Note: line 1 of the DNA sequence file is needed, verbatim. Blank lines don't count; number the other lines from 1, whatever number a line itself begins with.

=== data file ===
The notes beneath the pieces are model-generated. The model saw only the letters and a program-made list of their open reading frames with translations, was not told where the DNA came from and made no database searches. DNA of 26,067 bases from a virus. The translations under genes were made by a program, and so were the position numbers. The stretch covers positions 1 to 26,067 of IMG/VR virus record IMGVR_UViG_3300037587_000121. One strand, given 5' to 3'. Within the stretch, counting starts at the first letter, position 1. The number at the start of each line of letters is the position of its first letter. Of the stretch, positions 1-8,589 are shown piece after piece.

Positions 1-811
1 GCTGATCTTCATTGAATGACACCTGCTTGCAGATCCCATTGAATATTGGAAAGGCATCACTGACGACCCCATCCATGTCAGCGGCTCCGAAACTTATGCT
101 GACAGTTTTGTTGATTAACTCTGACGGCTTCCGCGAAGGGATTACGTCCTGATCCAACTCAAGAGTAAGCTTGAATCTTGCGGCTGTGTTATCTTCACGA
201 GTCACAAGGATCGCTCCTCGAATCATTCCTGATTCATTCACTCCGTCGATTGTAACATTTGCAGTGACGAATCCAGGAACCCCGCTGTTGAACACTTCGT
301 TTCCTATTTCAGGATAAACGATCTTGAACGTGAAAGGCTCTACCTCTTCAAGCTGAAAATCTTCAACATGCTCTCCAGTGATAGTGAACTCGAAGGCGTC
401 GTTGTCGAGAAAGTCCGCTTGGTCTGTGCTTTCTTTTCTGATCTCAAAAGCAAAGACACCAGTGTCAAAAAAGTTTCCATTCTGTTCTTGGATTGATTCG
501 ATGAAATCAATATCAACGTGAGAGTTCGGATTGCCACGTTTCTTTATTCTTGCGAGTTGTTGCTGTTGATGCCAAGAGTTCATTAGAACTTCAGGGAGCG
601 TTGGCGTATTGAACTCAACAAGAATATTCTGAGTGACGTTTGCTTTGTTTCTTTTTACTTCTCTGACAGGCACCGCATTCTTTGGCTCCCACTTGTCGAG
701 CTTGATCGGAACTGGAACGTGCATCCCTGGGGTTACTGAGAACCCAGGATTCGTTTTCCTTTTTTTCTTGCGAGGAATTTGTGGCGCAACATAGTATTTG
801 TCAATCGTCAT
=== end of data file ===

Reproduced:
The notes beneath the pieces are model-generated. The model saw only the letters and a program-made list of their open reading frames with translations, was not told where the DNA came from and made no database searches. DNA of 26,067 bases from a virus. The translations under genes were made by a program, and so were the position numbers. The stretch covers positions 1 to 26,067 of IMG/VR virus record IMGVR_UViG_3300037587_000121. One strand, given 5' to 3'. Within the stretch, counting starts at the first letter, position 1. The number at the start of each line of letters is the position of its first letter. Of the stretch, positions 1-8,589 are shown piece after piece.